BANGKOK -- Thailand on Friday decided to implement a stringent lockdown of Greater Bangkok as it struggles to contain its third and deadliest COVID wave, one driven by the same delta variant that is wreaking havoc across Southeast Asia.
The 14-day lockdown starts Monday and is aimed at lessening person-to-person contact. Bangkok and the surrounding provinces of Nakhon Pathom, Nonthaburi, Pathum Thani, Samut Prakan and Samut Sakhon will be subject to the strict measures.
Restaurants, markets and convenience stores will be barred from operating from 8 p.m. to 4 a.m. Public transit will cease operating from 9 p.m. to 3 a.m. Spas, beauty centers and massage parlors are not allowed to operate.
Shopping malls will close except for certain essential tenants such as supermarkets, banks, pharmacies, and eateries. Public parks will close at 8 p.m.
As many private and public sector workers as possible will be encouraged to work from home.
Although the strict measures only apply to the six provinces, the government has declared four provinces in southern Thailand to be maximum control zones where residents will be asked to avoid making unnecessary trips. Curfews will be in place from 9 p.m. to 4 a.m. Gatherings of more than five people will be discouraged.
Authorities on Saturday will start setting up checkpoints to minimize interprovincial travel.
The measures came out of an urgent online meeting of the Thai government's Center for COVID-19 Situation Administration, chaired by Prime Minister Prayuth Chan-ocha. The meeting likely had a heated debate because the COVID daily briefing by the center's spokesperson was given three and a half hours later than usual.
The government aims to tame the number of daily cases in two to four weeks.
Two days after passing the 300,000 mark in new daily cases, Thailand on Friday reported 9,276 more, this week's fourth record high. The country has now recorded 317,506 cases.
It also reported 72 deaths on Friday.
The outbreaks are mainly hitting Bangkok and its surrounding provinces. The southern provinces of Narathiwat, Songkhla, Pattani and Yala, close to the border with Malaysia, have also been reporting many daily cases. Chonburi Province, where the tourist city of Pattaya is located, has found outbreaks as well.
The new measures are stricter than those reportedly submitted by the Ministry of Public Health. The original proposal included limiting travel between provinces and encouraging companies to offer work-from-home options to as many employees as possible. Another measure was to shorten the operating hours of shops and public transit systems.
The delta variant appeared in India, crippled its response to the pandemic and is now crushing Indonesia, where daily cases are approaching 40,000.
Other ASEAN nations are also struggling. Malaysia on Thursday confirmed 8,868 cases -- close to its all-time daily high of 9,020, recorded on May 29. It also counted 135 deaths.
Vietnam, meanwhile, may follow Thailand in applying lockdowns. The central government, in Hanoi, sent a document to authorities in Ho Chi Minh City and nearby provinces to be more aggressive in battling the virus, recommending that they implement lockdowns as a wave of infections sweeps through the country's southern commercial hub.
In Thailand, the delta variant is gradually taking over the alpha mutation as the main strain. According to a study conducted by a health ministry department, the variant showed up in 32.2% of 2,238 samples taken from June 28 to July 2, nearly double the 16.6% recorded from June 21 to June 27.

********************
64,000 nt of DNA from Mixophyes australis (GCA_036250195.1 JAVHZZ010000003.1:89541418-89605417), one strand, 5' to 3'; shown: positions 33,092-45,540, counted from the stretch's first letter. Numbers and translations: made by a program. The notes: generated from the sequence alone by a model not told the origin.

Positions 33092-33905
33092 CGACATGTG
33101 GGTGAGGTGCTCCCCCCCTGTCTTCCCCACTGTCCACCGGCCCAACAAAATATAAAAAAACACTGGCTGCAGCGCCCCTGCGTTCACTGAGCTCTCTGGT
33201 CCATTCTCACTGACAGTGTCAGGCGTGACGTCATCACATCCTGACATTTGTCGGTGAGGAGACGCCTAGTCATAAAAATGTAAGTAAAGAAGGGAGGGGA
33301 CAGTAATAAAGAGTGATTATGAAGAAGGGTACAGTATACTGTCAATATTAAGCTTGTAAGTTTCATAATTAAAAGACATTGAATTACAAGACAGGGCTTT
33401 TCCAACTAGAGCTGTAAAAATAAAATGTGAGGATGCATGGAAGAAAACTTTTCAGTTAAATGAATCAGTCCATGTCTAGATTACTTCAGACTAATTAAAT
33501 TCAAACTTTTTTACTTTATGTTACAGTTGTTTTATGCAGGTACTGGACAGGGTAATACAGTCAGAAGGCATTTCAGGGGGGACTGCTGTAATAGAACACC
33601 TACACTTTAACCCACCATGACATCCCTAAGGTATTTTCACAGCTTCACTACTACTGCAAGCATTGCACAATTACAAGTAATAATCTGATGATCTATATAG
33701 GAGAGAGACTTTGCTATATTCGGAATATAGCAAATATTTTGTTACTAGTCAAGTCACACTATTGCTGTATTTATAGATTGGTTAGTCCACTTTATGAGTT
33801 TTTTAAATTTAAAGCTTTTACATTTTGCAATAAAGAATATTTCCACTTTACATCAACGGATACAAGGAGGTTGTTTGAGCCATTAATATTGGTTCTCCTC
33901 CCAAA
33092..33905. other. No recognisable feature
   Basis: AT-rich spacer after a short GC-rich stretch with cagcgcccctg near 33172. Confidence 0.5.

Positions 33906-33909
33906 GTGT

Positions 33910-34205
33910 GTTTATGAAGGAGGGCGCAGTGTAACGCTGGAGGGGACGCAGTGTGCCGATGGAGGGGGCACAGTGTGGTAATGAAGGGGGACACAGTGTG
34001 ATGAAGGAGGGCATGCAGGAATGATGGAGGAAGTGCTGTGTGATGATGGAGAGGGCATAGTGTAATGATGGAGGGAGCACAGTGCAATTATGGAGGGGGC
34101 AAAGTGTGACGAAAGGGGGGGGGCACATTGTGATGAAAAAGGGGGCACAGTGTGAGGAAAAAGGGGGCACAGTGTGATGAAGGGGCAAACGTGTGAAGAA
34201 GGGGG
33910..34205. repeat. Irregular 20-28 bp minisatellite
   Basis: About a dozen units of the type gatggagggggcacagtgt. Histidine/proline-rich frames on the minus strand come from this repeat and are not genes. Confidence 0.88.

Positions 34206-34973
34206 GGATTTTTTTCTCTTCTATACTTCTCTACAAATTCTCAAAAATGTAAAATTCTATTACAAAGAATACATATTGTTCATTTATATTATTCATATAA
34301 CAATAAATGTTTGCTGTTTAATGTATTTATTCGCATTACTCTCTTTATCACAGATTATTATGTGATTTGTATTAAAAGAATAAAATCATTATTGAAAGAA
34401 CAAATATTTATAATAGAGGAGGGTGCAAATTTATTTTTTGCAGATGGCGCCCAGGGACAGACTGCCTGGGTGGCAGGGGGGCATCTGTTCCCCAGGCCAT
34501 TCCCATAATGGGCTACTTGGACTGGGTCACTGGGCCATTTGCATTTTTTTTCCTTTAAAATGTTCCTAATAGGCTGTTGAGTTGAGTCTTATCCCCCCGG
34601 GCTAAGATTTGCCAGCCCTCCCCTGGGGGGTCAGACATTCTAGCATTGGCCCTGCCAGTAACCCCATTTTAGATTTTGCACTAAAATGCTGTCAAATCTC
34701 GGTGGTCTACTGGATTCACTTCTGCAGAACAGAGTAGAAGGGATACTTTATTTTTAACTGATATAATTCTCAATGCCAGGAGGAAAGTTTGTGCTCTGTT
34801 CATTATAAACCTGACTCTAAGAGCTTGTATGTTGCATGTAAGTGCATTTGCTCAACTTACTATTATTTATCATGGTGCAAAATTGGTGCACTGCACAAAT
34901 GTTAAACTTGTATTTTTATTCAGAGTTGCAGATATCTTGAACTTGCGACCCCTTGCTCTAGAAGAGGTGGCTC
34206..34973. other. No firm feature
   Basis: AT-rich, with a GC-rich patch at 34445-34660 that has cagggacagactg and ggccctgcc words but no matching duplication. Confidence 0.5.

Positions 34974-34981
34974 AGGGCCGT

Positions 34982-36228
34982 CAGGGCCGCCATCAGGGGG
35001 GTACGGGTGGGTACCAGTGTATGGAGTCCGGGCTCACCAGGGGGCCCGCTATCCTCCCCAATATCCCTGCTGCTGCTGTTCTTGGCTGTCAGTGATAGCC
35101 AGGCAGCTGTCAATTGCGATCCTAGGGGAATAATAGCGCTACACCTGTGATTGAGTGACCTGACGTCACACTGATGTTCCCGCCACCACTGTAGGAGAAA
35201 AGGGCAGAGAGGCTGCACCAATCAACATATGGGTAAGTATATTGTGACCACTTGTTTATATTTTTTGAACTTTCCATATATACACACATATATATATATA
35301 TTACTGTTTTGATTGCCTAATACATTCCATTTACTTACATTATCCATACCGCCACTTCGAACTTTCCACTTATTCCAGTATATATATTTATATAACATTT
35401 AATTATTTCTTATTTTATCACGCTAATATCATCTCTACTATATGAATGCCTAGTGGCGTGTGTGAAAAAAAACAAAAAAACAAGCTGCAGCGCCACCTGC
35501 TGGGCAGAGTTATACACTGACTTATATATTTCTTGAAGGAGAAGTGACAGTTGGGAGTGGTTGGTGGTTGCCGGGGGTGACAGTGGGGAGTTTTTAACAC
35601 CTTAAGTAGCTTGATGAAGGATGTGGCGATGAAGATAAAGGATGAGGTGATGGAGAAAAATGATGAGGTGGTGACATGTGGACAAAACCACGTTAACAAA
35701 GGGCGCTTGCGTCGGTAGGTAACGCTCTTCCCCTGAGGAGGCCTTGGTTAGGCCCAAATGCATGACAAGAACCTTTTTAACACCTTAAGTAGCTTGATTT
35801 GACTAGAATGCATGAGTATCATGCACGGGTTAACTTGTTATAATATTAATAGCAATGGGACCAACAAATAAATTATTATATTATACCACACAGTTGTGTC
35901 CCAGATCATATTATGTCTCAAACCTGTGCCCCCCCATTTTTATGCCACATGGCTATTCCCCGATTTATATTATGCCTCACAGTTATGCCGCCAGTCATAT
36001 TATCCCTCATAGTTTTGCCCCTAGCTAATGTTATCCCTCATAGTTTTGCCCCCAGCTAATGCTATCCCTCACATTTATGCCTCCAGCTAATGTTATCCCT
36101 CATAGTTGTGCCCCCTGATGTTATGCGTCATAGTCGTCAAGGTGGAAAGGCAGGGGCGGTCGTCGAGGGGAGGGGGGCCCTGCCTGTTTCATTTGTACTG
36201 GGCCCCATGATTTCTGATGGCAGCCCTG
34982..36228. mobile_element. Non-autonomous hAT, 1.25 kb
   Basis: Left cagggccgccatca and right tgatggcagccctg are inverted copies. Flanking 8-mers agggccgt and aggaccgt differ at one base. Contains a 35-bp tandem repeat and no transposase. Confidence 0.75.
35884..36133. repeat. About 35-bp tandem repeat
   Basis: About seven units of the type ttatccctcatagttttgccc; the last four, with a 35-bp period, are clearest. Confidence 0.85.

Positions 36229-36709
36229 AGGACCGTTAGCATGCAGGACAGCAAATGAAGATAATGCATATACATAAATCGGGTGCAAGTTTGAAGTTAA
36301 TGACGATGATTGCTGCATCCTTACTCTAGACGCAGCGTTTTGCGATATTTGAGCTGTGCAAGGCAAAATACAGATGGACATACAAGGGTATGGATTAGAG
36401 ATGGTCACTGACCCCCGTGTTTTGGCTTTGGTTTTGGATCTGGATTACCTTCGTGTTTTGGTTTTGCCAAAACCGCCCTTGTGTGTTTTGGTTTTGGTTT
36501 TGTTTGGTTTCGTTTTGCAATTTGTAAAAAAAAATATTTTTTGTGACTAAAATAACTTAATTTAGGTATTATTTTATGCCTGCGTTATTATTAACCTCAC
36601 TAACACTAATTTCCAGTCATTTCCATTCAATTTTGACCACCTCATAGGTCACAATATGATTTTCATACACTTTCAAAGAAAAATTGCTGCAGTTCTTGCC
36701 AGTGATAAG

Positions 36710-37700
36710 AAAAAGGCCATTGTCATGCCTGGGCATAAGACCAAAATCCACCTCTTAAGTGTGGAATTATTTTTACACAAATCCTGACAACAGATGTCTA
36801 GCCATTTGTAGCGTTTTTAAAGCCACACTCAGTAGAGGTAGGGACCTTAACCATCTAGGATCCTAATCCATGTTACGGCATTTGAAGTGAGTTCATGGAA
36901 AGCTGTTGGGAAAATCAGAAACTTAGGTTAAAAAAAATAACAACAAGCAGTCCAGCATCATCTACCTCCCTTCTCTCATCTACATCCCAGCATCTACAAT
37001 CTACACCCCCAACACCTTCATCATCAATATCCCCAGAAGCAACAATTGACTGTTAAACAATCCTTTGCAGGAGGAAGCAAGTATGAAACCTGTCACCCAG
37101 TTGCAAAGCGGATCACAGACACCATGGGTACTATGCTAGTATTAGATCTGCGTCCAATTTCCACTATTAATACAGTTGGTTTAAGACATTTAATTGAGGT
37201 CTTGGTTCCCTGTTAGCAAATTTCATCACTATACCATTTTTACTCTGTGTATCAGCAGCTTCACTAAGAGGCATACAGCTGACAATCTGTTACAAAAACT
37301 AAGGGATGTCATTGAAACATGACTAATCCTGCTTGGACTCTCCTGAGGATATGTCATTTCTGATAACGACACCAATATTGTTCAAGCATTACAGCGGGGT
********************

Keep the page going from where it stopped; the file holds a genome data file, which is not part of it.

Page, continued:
In Bangkok, the epicenter of the country's recent outbreaks, the proportion of the delta variant is up to 52%, surpassing the alpha at 47.8%.
The results are consistent with earlier warnings voiced by a Thai virus expert. Medical professor Yong Poovorawan of Chulalongkorn University on Saturday posted on his Facebook page that 70% of COVID-19 patients in Bangkok had delta infections, according to his own sampling of over 700 cases.
It was a follow-up post of sorts; on June 23 he wrote that delta infections would rise in the next three to four months.
Yong warned that vaccines administered in Thailand offer less protection from the delta variant. Of 11.6 million shots administered by Thursday, 6.7 million had been Sinovac jabs, with 4.7 million coming from AstraZeneca makers.
The wide epidemic in Sinovac-dependent Indonesia has posed questions regarding that vaccine's efficacy.
But Thailand has another problem: Its population of roughly 70 million is largely undervaccinated.
The delta surge is also worsening a hospital bed shortage. Thailand has been prompted to convert airport terminals into field hospitals. Some 5,000 beds will be set up in a newly built terminal at Suvarnabhumi Airport, Bangkok's main gateway. The beds are expected to be ready in August. A cargo terminal at Don Mueang International Airport, Bangkok's budget gateway, will be used to accommodate roughly 2,000 mild or asymptomatic patients. Those beds are to be ready on Monday.
Lockdowns inevitably hurt economies. From late March 2020, curfews and other strong restrictions were imposed in Greater Bangkok, then gradually lifted over a few months. In the second quarter of 2020, Thailand's economy shrank 12.1% from the year-earlier period, leading to 6.1% negative growth for all of 2020.
Thailand's economic planning agency, the National Economic and Social Development Council, projected in May that Southeast Asia's second largest economy would grow by 1.5% to 2.5% during 2021. The forecast only reflects the initial impact of the third COVID wave.
In another virus-related move, the Center of COVID-19 Situation Administration has proposed that Prayuth's administration extend an emergency decree that has been in place since March 2020 for two more months until September. The decree was to expire by the end of this month. The cabinet is expected to approve the extension in its weekly meeting on July 13.